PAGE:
Nowadays many writers are rethinking the need for an agent. With the rise in e-book sales, the ease of self-publishing (without paying big bucks), and the lack of marketing on the part of traditional publishers, many writers wonder what an agent can do for them. Why bother trying to sell to the BIG NAME publishers when all they seem to want to publish are BLOCK BUSTERS? Why use an agent if the mid-size and smaller publishing houses don’t require an agent for submissions and don’t pay large enough advances to make paying an agent 15% worthwhile?
Whether a writer needs an agent or not depends, I think, on the writer’s personality and goals. Only want to self-publish? Well, that writer probably won’t need/want an agent until the BIG PUBLISHING houses come knocking. (Then they might want one to go over the contract and negotiate extras.) Selling to mid-sized and small-publishing houses? An agent might be of assistance in that case. Although giving up 15% of a small advance might not sound good, if the agent can negotiate changes in the contract so you get (a larger advance, higher royalty rate, additional PR, etc.) then maybe paying that 15% would be worthwhile.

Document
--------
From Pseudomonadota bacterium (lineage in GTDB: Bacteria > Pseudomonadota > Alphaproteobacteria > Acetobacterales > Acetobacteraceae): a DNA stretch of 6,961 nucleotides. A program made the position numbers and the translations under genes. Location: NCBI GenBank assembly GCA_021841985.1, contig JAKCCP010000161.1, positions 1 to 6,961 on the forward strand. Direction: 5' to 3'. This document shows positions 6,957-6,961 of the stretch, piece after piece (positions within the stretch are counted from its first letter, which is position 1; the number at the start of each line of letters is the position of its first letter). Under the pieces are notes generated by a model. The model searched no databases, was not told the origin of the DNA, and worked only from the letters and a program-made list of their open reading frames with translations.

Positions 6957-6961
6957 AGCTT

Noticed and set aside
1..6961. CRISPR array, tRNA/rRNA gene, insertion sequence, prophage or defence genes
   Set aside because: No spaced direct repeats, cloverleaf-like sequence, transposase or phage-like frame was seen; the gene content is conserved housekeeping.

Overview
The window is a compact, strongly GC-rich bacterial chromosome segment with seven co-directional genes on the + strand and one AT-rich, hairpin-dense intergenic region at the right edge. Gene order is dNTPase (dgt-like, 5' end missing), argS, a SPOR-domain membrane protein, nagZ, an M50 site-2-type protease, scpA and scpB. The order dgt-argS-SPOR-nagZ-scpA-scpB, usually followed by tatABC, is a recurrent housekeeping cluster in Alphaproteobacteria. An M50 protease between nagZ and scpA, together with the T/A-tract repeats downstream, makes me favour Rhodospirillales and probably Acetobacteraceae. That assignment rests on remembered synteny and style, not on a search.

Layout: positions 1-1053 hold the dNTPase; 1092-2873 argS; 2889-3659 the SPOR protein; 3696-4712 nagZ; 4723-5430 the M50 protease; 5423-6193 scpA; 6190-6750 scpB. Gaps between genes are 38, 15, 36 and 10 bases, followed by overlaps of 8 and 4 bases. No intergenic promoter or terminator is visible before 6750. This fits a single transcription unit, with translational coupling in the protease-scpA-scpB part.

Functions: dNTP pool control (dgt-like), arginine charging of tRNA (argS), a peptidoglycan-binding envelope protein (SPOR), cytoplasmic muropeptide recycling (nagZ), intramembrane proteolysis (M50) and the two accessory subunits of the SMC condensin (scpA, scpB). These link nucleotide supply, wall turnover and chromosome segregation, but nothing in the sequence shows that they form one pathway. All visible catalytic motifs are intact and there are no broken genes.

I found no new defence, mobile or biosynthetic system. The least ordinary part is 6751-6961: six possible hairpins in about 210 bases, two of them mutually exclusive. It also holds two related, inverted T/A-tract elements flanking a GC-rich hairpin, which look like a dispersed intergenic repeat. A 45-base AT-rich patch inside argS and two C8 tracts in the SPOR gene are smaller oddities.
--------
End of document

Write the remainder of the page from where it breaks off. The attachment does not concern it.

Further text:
Personally, I like working with an agent. I had one for 18 years (Denise Marcil), and she was great. I have a new one now (Evie Saphire-Bernstein of the Loiacono Literary Agency) and though we’ve just started working together, I love her enthusiasm. I like that I can talk over contract pros and cons with her, and that I can ask her advice. With a proposed contract agreement, she’s the one who will be going to the publisher and asking for changes. She’s the one he’s going to call irrational, stubborn, and (you get the idea). I don’t do confrontation well, so I’m glad to give her that job.
She knows about publishing houses I’ve never even heard about. She’s familiar with the contract language to avoid and what we might want to add. Sure, I know there are writers who are more than willing to do the research necessary to not only get a ms to a multitude of publishing houses, but feel confident enough to negotiate their own contracts. That’s great. That’s not me. So I’m willing to pay someone (the 15% of my earnings) to do that work. And if my agent wants to make more money, my hope is she’ll get me better deals than I’d be able to do on my own.
Therefore, the answer to my question is: It depends on you. What do you want? What can you do yourself? And how much are you willing to do yourself?
I’d rather write, and now that I’m down south where it’s warm and sunny, I am writing.